One presentation at this conference will be given by Dr. Pierre Marois, who leads a Canadian research team from McGill University. In their pilot study, 25 children with CP between the ages of 3 and 8 received 20 one-hour HBO treatments at 1.75 ATA ( see 8 For example, , , , and . For a list of clinics, see .
Hyperbaric Oxygen Trust, .
See Hyperbaric Oxygen Therapy 4 Cerebral Palsy at , and Mothers United for Moral Support (MUMS) at ,which offers an HBOT information packet (portions of this packet are at ).
                   The schedule and speakers list for this conference is available at several HBOT web sites including .HBOT, Rett Syndrome, & Cerebral Palsy © 5/21/99 (version 2.0), Earl M. Williams
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                   Appendix A ). Comparison of formal evaluations before and two weeks after treatment revealed statistically significant improvements in aspects of gross-motor and fine-motor functioning, as well as reductions in spasticity in hip adductors, hamstrings, and ankle plantar flexors. Significant improvements in walking and sitting were also reported on post-treatment parent questionnaires. Based on this pilot study, Marois and colleagues have now obtained a $1.2 million grant for a full double-blind trial.
                   Cerebral palsy (CP) was once thought to be predominantly caused by oxygen deprivation during birth and delivery ("birth hypoxia" or "fetal distress"). However, several large-scale studies have failed to find a strong correlation between birth hypoxia and the subsequent onset of CP (Naeye et al. 1989; Naulty et al. 1994; Nelson et al. 1998; Nelson and Ellenberg 1985; Nelson and Ellenberg 1986; Nelson and Grether 1998; O'Shea et al. 1998; Spinillo et al. 1997; Torfs et al. 1990).
                   Birth asphyxia does occur in some cases of CP, but many more cases are associated with risk factors such as prematurity and infection.  However, this debate is irrelevant to the question HBOT's usefulness for CP : what matters is the presence of brain tissue hypoxia in children with CP (see section 1.1), and not whether the brain injuries in CP result from birth hypoxia. Brain hypoperfusion in CP has been demonstrated by two SPECT studies (Lee et al. 1998; Yamada et al. 1995).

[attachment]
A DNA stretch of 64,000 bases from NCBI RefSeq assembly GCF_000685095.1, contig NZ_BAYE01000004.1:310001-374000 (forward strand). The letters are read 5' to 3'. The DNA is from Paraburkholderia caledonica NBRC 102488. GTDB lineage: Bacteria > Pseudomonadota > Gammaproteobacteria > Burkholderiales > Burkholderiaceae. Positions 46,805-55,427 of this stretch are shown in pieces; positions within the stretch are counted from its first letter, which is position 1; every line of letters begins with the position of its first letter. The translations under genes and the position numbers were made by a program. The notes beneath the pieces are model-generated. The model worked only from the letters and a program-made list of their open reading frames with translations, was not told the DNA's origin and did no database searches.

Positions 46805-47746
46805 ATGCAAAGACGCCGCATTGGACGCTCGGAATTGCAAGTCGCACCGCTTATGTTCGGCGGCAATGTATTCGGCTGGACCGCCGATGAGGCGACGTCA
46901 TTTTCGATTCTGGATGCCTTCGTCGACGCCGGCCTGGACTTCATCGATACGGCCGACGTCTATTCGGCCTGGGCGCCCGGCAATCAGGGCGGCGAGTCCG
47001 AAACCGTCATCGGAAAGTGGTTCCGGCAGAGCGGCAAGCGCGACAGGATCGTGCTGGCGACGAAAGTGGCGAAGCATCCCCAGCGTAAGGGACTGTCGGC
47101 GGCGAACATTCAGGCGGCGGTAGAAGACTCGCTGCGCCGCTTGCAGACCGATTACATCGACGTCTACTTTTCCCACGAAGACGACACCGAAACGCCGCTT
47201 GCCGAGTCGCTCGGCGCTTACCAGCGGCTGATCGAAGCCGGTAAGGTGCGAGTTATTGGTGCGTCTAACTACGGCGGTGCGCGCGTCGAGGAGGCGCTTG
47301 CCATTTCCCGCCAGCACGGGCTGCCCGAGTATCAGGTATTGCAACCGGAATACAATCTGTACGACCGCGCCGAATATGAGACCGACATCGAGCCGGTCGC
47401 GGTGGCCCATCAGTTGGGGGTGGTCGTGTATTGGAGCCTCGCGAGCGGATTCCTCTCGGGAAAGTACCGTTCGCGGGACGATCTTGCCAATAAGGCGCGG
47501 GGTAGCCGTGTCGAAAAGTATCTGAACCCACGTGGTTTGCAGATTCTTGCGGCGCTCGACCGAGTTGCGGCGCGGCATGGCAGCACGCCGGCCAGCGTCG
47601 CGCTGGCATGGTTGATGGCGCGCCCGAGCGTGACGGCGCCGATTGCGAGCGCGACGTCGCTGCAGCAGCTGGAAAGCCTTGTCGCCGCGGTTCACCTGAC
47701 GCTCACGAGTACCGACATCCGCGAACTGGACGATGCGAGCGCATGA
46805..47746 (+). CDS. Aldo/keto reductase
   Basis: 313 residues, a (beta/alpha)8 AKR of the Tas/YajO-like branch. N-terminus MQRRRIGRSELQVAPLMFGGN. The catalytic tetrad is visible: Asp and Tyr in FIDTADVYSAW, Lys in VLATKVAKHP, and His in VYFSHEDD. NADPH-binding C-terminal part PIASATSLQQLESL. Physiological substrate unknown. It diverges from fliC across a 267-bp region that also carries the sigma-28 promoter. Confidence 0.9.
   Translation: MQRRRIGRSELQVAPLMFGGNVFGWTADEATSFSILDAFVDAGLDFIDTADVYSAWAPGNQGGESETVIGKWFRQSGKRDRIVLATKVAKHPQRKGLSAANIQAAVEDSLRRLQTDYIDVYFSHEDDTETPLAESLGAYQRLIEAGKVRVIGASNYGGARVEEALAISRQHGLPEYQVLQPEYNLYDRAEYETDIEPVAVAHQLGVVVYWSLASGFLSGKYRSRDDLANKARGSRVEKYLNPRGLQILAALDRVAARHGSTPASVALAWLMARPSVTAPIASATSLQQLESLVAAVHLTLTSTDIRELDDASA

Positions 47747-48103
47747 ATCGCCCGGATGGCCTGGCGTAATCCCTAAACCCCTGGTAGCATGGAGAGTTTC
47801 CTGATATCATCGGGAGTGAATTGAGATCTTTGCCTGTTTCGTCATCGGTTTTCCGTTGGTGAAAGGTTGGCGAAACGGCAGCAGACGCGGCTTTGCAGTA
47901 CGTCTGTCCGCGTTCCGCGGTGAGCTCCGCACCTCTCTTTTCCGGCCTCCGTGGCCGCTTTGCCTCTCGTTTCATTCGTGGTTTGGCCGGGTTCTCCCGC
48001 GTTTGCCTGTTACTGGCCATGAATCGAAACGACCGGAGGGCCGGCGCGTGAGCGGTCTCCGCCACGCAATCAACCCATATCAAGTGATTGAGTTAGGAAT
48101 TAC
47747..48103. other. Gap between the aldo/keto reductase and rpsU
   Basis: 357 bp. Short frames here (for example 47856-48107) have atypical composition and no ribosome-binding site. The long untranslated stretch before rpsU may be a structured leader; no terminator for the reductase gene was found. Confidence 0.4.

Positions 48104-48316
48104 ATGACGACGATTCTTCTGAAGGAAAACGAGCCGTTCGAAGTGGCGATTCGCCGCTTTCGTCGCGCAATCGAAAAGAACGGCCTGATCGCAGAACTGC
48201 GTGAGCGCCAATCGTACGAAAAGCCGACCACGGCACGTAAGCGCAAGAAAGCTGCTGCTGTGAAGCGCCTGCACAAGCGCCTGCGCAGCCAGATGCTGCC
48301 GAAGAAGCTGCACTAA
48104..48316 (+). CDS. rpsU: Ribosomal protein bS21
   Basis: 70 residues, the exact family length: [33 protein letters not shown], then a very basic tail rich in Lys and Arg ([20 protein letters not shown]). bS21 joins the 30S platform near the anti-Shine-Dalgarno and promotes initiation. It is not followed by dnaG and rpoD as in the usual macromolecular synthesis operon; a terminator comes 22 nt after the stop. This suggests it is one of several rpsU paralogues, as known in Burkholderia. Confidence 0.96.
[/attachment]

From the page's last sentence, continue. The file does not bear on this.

1.4 SPECT studies show brain tissue hypoxia in Rett Syndrome patients Rett Syndrome (RS) is a severe neurodevelopmental disorder that almost exclusively affects females ( see Appendix C ).
                   To date, five independent SPECT studies of RS patients have been published. Each of these studies found hypoperfusion and reduced blood flow (see section 1.1) in the frontal lobes and midbrain:
Bjure et al. (1997) compared 16 RS girls and 1 RS woman with 16 normal children, and found hypoperfusion in the frontal lobes and parts of the midbrain (appearing no later than age 3 or 4) compared to the controls. · Burroni et al. (1997) compared 12 RS girls with 12 normal children, and found  global cerebral hypoperfusion in the RS girls compared to the controls.
                   · Lappalainen et al. (1997) found hypoperfusion in 11 of 13 RS patients, in all brain structures except the occipital lobes, and most strongly in the frontal lobes.
                   · Uvebrant et al. (1993) compared 9 RS girls and 1 RS woman (all but three under age 5) with 10 age-matched controls, and found hypoperfusion in the frontal lobes, midbrain, and upper brainstem.
                   · Nielsen et al. (1990) compared 7 RS girls with 9 normal children, and described the distribution of cerebral blood flow in the RS group as "very similar to the distribution of brain metabolic activity in infants of a few months of age." RS patients showed a 30% lower antero-posterior flow ratio than the control group.